Browns' finale moving affair Seats sawed, but fans can't cut off love

CLEVELAND — CLEVELAND -- One last time, the sun dropped behind the upper deck in the fourth quarter and a chilling wind blowing off the lake turned the broken-down old stadium into a refrigerator.

Up in Section 53, the heart of the Dawg Pound, fans started sawing off their seats.


At the timeout for the two-minute warning, a "thank you" message flashed on the end zone scoreboard. It's been a great run, the message said.

The fans booed.


Another cherry bomb landed with a boom in the end zone, this time forcing officials to move play to the other end of the field.

A hailstorm of seat cushions and beer bottles flew through the freezing afternoon air.

What was probably the last home game in Cleveland Browns history couldn't end with a whimper, of course. Not after 50 years of the most loyal support in any league anywhere.

Thirty-one years after the Browns last celebrated a league championship, 49 days after their last regular-season victory and 41 days after Art Modell's announcement that the team was moving to Baltimore, more than 55,000 fans came to a game to say goodbye.

One last time, this wrenching situation was displayed for the sporting nation as a moral travesty.

The Browns' fans cheered hard and long for a team that doesn't even belong to them anymore, yet will always be theirs.

A team that drew more than 178,000 fans to three games after the move was announced.

A team with roots planted as deeply in this town as any team's roots in any town.


As much as there are fiscal realities underlying Modell's decision and appropriateness in Baltimore's return to the NFL, there was no sense of decency in the air yesterday. No sense that this was just or fair.

Yesterday's game amounted to the evil twin brother of the Cal Ripken celebration this summer at Camden Yards. Tickets were stamped instead of torn to preserve their value as memorabilia. All programs were sold before kickoff. Browns receiver Michael Jackson even borrowed directly from Ripken and took an emotional run around the stadium before the game, slapping hands with hundreds of fans.

Outside the stadium, fans at one rally cheered as a Modell doll was hung in effigy and fried in an electric chair. At another rally, Cleveland Mayor Michael White led a chant of "It's not over!" Few fans seemed to believe him in their hearts; most signs and posters reflected the end of an era.

Once the game began, the Browns, so lifeless for weeks, shocked everyone with one of their best performances of the season. Earnest Byner rushed for 121 yards, Vinny Testaverde passed for 241 and the defense shut down the Cincinnati Bengals. The Browns were ahead by two touchdowns at halftime. All that remained was the countdown to the end.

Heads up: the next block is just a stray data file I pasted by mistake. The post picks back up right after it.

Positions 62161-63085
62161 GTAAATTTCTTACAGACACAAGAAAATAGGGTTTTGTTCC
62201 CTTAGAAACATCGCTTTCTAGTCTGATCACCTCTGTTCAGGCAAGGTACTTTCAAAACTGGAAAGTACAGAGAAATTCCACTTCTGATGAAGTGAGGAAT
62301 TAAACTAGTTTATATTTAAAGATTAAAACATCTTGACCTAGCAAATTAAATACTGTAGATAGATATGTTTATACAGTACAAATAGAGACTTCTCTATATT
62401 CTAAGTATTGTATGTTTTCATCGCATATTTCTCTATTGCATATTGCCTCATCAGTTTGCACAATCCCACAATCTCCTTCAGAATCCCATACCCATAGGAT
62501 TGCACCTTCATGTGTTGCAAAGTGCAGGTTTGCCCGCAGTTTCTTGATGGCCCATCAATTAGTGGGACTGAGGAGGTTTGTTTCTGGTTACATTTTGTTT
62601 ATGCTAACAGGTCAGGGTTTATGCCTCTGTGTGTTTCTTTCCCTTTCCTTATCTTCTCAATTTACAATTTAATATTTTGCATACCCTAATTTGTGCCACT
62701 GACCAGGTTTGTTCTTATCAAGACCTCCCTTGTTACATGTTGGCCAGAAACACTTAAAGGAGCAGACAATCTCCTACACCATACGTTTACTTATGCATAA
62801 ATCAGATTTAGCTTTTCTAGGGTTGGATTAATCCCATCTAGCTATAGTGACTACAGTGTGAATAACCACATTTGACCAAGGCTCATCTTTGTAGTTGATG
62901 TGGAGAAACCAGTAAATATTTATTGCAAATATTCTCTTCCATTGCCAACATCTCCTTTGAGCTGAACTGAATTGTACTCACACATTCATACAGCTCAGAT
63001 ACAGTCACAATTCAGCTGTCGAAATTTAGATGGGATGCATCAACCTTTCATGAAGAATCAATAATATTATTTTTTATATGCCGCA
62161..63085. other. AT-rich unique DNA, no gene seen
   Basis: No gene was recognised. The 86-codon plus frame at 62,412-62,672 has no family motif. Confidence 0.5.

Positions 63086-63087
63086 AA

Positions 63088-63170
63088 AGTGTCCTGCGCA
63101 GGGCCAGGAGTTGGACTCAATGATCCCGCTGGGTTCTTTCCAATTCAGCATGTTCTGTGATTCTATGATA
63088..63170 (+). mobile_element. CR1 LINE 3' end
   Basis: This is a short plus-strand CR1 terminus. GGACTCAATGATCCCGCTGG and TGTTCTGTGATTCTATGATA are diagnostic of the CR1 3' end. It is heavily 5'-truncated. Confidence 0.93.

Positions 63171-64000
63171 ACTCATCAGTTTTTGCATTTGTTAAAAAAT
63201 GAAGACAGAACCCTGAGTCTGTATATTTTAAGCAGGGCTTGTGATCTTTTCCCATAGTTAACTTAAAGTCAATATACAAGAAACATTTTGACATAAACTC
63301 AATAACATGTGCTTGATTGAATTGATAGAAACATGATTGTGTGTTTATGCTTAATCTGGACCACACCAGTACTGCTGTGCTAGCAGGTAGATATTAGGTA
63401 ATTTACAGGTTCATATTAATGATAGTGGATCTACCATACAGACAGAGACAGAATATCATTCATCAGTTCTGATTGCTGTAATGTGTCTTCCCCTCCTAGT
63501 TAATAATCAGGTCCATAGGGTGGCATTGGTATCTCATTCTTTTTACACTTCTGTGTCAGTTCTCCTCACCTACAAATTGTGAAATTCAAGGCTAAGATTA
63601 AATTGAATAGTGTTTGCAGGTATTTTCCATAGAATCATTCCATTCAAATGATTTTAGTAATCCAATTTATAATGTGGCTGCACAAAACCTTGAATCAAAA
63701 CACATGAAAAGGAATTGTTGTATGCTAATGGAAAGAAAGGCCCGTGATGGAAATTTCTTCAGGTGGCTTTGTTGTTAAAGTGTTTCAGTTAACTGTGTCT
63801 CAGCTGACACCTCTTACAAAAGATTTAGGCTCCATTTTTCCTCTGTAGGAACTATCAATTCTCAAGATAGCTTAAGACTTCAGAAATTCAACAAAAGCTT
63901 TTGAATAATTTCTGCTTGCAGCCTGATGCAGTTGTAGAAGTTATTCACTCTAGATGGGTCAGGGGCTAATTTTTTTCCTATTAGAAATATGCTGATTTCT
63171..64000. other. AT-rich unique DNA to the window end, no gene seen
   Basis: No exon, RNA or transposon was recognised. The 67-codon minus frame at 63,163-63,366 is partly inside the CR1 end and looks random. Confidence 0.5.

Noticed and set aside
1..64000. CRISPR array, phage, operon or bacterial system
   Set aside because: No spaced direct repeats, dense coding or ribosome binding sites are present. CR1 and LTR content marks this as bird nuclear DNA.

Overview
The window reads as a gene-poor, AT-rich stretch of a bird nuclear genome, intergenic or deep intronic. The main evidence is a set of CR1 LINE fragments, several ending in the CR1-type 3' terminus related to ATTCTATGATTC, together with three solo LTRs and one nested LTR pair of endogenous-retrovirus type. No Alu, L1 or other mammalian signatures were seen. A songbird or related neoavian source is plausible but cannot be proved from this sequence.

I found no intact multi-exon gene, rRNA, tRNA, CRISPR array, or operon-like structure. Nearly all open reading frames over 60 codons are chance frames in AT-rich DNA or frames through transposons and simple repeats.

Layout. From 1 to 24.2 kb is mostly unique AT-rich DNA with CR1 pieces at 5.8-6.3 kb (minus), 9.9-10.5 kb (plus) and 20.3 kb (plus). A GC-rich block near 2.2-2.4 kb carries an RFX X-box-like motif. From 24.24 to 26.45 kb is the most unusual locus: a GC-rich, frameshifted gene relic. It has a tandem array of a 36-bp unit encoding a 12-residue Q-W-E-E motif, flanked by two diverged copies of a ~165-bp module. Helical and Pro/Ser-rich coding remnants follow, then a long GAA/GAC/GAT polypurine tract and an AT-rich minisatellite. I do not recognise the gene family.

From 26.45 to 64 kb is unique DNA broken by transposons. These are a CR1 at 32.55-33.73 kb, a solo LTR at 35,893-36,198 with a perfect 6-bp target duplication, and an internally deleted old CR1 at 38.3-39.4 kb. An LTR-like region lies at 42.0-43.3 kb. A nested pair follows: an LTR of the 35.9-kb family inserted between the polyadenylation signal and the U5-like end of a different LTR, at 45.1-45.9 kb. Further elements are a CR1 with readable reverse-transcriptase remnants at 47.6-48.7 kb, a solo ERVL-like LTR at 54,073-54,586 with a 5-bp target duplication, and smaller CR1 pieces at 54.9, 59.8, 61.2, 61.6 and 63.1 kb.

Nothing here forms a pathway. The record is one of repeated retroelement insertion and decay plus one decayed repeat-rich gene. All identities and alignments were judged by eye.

Many fans rose to their feet and remained standing in the late afternoon chill as the final minutes ticked away. A steady roar rose from the semi-restrained fury of the Dawg Pound.

Some fans cheered with pride. Others cried. Dozens throughout the stadium began whacking away at their seats, plying them off their moorings with saws and crowbars and wrenches. Several entire rows were cut free and tossed onto the field, to mighty roars.


The final seconds were counted down and met with a giddy, improbable cheer. And then the Browns' players, one by one, began racing toward the Dawg Pound.

Steve Everitt, an offensive lineman with a rock star's shock of blond hair, led the way. He sprinted down the field and through the end zone and leapt over the fence into the fans' arms, all but disappearing. Tony Jones, another offensive lineman, followed Everitt to the fence.

Some two dozen Browns made their way to the front lines of the Pound to bond one final time with their most loyal fans. Sentimental music played on the public address system. A steady roar echoed through the stadium. Players and fans hugged and celebrated and commiserated.

Finally, after five minutes, the music stopped, the players headed for the locker room and the fans began to clog the exits. But into the silence came one final, stunning sound: the sound of dozens of fans hammering away at their seats and pulling them free. The souvenirs of a lifetime.

Inside the bowels of the stadium, the Browns players talked to reporters.

"A very emotional day," linebacker Pepper Johnson said. "Lots of tears. Lots of people who didn't know what direction to turn."


Outside, Jones waited in front of a camera on the now-empty field for a national television interview. Several dozen fans came down to the railing to cheer him. One fan, an elderly woman, tossed him a necklace made of dog biscuits and orange streamers.

"I have worn it for 10 years," she shouted to Jones. "Please keep it."

Jones held the necklace aloft in his hand and waved it at the woman. Several reporters who witnessed the exchange went to speak to the woman. Her name was Ursula Baroni.

"I brought my granddaughter out today," she said. "It was her first game. Her last game, too."

She smiled. The sound of hammering filled the old stadium.